Fischer Outlines Initial Steps In Addressing Budget Gap
With less than a three weeks until Mayor Greg Fischer is scheduled to deliver a substantially shrunken budget to the Metro Council, he announced some changes that he said could start to fill the $35 million hole expected in the next fiscal year.
They include reevaluating leases and contracts, increasing health insurance premiums for most Metro employees and not opening four outdoor public pools this summer.
And despite calls from some Council members to spare public safety, Fischer reaffirmed that the June recruit class for the Louisville Metro Police Department would be canceled.
"With public safety taking up 60 percent of our budget, cuts are unavoidable in the public safety area," Fischer said at a Friday news conference.
He said his team is also considering freezing pay for city employees, including the 75 percent who are union members. Union leaders have so far balked at the proposal, and plan to hold a press conference Monday morning to respond.
Fischer said the changes outlined Friday will help the city save "a couple million dollars, maybe less than $5 million."
On April 25, he will present a budget to the Council that takes into account the $35 million shortfall for the next fiscal year. An increased pension obligation and rising employee health care costs are driving the budget gap.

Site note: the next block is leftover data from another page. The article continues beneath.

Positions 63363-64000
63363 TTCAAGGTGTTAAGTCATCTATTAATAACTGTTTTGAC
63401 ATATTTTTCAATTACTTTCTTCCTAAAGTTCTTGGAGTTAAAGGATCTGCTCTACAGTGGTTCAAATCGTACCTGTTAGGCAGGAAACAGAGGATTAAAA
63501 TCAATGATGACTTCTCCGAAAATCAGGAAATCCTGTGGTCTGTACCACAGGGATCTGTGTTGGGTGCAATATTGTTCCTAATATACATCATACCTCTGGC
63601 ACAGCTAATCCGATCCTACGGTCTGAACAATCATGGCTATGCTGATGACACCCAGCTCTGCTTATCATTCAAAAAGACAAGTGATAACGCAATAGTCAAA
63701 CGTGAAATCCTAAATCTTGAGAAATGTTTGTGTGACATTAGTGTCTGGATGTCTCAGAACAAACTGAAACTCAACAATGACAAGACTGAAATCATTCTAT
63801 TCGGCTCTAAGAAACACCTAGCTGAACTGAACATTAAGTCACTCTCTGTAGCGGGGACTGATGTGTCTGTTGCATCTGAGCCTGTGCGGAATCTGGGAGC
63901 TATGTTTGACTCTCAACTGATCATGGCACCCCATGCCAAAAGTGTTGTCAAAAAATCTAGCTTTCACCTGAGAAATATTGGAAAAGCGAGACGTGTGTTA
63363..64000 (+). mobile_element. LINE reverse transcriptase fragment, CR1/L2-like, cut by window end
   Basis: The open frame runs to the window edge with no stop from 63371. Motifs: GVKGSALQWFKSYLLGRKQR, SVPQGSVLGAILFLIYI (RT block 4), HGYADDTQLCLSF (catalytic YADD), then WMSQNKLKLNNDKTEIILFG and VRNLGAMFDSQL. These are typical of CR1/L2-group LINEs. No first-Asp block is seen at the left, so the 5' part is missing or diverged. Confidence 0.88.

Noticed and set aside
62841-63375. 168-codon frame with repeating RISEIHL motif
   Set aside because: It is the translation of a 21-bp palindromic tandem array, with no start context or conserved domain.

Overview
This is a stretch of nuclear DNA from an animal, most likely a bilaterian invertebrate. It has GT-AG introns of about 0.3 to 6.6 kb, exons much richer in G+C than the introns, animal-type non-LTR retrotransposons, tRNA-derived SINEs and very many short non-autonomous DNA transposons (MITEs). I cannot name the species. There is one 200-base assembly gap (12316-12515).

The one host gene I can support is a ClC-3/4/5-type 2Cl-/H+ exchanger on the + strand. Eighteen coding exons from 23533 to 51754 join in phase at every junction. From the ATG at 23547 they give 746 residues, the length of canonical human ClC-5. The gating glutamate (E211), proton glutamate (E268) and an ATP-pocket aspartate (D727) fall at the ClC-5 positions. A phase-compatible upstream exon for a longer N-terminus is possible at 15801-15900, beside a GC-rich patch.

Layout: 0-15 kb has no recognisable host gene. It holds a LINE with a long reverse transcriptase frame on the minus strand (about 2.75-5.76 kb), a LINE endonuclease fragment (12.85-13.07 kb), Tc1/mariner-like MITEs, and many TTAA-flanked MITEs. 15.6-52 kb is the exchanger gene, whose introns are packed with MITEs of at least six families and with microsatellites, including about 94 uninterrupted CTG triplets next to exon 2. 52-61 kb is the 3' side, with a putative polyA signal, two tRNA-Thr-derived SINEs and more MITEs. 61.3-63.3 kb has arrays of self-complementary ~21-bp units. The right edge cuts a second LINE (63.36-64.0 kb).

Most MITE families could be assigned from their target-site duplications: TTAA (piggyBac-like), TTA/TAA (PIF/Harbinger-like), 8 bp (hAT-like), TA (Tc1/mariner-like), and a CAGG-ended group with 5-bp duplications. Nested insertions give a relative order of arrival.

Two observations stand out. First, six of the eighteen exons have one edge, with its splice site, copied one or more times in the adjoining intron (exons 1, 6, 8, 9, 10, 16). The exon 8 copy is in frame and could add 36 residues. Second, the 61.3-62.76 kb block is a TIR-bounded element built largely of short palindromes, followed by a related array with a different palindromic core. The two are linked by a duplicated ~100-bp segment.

In February, Fischer laid out some potential budget cuts.
"It won't be exactly what has been put out before, but in broad strokes it'll be very similar," he said.
At least one item Fischer originally floated in his cuts proposal has been saved for now: The Belle of Louisville will remain in operation due to $500,000 in funding from Louisville Tourism. The agency receives most of its funding through a hotel and motel room tax.
Fischer hailed Louisville Tourism for "stepping up" to address the challenge, and called on others to do so as well.
"Our citizens are going to need companies, nonprofits, service organizations, suburban cities, individuals, you name it, to step up and fill some of the gaps that our city government will no longer be able fulfill because of these cuts," he said.
After Fischer presents a budget to the Metro Council on April 25, lawmakers will have until June 25 to finalize it for the new fiscal year, which starts on July 1. City officials will collect ideas from government employees and citizens through April 18. The public form can be accessed here.